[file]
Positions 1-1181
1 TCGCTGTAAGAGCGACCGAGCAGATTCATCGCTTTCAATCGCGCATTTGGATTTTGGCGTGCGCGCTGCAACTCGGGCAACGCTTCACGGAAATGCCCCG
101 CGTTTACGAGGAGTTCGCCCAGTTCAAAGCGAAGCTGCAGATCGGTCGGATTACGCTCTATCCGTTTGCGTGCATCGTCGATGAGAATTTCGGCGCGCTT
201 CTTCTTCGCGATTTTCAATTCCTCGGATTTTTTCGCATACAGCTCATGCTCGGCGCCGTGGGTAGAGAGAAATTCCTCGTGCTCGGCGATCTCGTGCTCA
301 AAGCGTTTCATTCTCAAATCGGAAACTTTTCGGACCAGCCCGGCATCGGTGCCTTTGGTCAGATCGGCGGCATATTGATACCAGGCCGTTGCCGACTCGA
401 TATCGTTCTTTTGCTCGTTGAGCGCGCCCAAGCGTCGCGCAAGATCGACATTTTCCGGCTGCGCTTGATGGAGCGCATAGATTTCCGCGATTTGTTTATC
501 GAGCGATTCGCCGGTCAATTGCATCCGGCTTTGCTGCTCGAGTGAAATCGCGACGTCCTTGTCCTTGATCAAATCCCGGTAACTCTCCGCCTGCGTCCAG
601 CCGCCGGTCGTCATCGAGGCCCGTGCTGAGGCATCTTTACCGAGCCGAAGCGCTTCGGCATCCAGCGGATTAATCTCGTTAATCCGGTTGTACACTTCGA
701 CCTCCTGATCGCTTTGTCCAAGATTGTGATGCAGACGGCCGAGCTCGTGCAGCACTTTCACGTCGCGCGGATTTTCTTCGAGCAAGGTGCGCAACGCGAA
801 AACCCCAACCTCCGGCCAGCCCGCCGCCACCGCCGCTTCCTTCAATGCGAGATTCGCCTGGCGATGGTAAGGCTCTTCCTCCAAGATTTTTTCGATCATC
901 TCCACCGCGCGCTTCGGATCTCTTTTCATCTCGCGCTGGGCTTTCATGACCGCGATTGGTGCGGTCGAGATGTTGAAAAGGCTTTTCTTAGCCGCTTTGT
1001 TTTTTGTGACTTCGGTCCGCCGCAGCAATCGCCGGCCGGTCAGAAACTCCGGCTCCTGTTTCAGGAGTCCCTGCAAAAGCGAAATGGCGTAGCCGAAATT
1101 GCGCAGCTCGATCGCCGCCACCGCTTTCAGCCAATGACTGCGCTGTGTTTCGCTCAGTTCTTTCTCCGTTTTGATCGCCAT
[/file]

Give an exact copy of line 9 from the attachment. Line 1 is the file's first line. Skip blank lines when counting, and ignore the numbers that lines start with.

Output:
701 CCTCCTGATCGCTTTGTCCAAGATTGTGATGCAGACGGCCGAGCTCGTGCAGCACTTTCACGTCGCGCGGATTTTCTTCGAGCAAGGTGCGCAACGCGAA